In this case, 'custom' means familiarity. If you do something often enough, regularly enough, even if that thing is initially traumatising or shocking or disgusting or concerning (like watching your friend shoot up drugs), you 'get used' to it - you become desensitised.
Imagine if you had a new roommate who, say, cut their toenails every night in front of the telly, you might find it absolutely disgusting, and be certain that no one could convince you otherwise. But fast forward 3 months and you might not even notice it any more. And the housemate would certainly find it a bit strange if you suddenly started yelling at them about it, after 3 months of silence.
In the story of your quote, Watson has watched Holmes shoot up drugs every night for three months, yet it still annoys him as much as the first time. This surprises Watson because in any other situation he would have either been spurred to speak up and protest / make a comment by now, or alternatively, just tolerate it as part of life with Holmes.
Reading the full context of this sentence (or even just the next sentence) immediately clears up any doubt and may be of interest to the other valiant answer-ers.
FULL CONTEXT: (from https://ebooks.adelaide.edu.au/d/doyle/arthur_conan/d75si/chap01.html )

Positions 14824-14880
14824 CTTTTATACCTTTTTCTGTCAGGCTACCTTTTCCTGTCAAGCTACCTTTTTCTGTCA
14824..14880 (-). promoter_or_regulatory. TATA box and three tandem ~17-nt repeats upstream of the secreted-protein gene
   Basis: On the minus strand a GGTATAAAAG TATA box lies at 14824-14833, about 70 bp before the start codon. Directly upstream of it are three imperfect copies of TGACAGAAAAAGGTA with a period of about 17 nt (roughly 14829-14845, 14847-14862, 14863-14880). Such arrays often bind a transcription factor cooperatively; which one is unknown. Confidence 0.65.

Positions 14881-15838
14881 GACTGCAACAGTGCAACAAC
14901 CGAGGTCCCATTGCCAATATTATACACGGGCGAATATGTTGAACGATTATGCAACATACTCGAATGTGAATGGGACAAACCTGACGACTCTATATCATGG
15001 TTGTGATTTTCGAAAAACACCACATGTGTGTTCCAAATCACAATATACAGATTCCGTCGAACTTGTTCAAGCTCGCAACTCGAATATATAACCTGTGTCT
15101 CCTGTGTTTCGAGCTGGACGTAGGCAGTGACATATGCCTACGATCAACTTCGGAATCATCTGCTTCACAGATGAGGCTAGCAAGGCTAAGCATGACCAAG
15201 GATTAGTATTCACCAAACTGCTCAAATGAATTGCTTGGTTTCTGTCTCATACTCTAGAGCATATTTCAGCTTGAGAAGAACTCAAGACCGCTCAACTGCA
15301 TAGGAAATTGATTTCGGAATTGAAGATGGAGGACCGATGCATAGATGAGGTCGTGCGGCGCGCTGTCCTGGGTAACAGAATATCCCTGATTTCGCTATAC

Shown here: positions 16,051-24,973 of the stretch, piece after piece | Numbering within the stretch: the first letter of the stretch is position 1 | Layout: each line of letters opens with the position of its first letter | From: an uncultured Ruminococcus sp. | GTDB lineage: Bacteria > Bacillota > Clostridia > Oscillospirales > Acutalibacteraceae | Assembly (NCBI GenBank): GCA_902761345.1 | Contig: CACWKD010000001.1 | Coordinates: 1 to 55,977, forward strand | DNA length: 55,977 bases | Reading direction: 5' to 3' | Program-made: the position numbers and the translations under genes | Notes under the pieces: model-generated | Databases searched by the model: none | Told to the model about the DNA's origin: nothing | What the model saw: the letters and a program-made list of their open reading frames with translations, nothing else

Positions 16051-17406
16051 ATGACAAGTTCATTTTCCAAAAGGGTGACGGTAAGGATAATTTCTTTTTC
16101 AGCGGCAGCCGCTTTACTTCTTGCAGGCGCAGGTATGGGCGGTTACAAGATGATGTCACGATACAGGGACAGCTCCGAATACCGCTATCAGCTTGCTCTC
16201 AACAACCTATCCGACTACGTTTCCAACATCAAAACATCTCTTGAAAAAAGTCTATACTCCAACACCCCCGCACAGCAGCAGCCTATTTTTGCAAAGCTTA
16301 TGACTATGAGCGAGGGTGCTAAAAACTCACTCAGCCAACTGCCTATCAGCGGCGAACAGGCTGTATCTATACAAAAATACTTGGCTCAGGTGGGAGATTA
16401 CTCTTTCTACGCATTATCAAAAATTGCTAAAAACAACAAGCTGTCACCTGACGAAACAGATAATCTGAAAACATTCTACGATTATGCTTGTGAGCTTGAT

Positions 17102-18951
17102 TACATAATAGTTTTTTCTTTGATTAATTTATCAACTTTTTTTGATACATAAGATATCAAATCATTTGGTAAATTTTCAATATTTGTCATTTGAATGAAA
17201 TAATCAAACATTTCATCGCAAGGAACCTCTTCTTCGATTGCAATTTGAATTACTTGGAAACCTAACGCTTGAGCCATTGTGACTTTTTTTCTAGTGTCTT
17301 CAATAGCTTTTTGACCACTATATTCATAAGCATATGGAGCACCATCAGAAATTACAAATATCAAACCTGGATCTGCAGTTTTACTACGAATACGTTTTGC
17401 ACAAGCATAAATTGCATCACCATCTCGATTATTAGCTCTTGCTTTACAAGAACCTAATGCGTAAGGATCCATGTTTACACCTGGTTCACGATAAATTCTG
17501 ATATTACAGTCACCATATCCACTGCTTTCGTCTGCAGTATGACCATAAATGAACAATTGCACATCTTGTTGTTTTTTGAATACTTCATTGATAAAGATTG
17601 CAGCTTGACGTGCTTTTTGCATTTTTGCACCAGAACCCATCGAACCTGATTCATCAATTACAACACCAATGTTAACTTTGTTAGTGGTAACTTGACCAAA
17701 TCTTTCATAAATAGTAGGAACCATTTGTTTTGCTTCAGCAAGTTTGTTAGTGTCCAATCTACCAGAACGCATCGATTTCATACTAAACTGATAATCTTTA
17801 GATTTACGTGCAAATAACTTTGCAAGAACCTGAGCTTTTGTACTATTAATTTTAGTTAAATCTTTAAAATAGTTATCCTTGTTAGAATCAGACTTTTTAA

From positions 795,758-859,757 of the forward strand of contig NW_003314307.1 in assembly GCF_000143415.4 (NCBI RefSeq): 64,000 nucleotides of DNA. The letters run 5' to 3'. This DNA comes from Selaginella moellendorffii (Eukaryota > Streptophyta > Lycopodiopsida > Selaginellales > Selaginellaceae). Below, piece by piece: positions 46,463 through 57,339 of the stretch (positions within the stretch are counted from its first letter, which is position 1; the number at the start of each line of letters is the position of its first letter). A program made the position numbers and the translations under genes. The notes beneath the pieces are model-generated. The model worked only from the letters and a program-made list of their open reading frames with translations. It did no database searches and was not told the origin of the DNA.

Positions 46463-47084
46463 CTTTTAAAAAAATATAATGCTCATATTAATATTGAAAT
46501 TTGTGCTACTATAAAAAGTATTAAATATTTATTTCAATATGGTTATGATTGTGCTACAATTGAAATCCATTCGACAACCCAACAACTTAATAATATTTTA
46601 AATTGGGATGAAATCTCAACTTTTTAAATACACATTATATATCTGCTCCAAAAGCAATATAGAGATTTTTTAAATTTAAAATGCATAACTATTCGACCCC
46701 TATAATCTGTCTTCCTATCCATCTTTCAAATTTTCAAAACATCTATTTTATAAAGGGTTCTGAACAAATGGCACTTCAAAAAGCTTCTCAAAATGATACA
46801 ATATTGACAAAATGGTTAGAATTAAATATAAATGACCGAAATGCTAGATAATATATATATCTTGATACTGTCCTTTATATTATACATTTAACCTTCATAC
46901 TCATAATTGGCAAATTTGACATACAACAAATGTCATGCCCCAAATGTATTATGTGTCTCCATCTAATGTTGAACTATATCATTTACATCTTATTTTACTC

Sherlock Holmes took his bottle from the corner of the mantelpiece,
and his hypodermic syringe from its neat morocco case. With his long,
white, nervous fingers he adjusted the delicate needle and rolled back
his left shirtcuff. For some little time his eyes rested thoughtfully
upon the sinewy forearm and wrist, all dotted and scarred with
innumerable puncture-marks. Finally, he thrust the sharp point home,
pressed down the tiny piston, and sank back into the velvet-lined
armchair with a long sigh of satisfaction.
Three times a day for many months I had witnessed this performance, but custom had not reconciled my mind to it. On the contrary, from
day to day I had become more irritable at the sight, and my
conscience swelled nightly within me at the thought that I had lacked
the courage to protest. Again and again I had registered a vow that I
should deliver my soul upon the subject; but there was that in the
cool, nonchalant air of my companion which made him the last man with
whom one would care to take anything approaching to a liberty. His
great powers, his masterly manner, and the experience which I had had
of his many extraordinary qualities, all made me diffident and
backward in crossing him.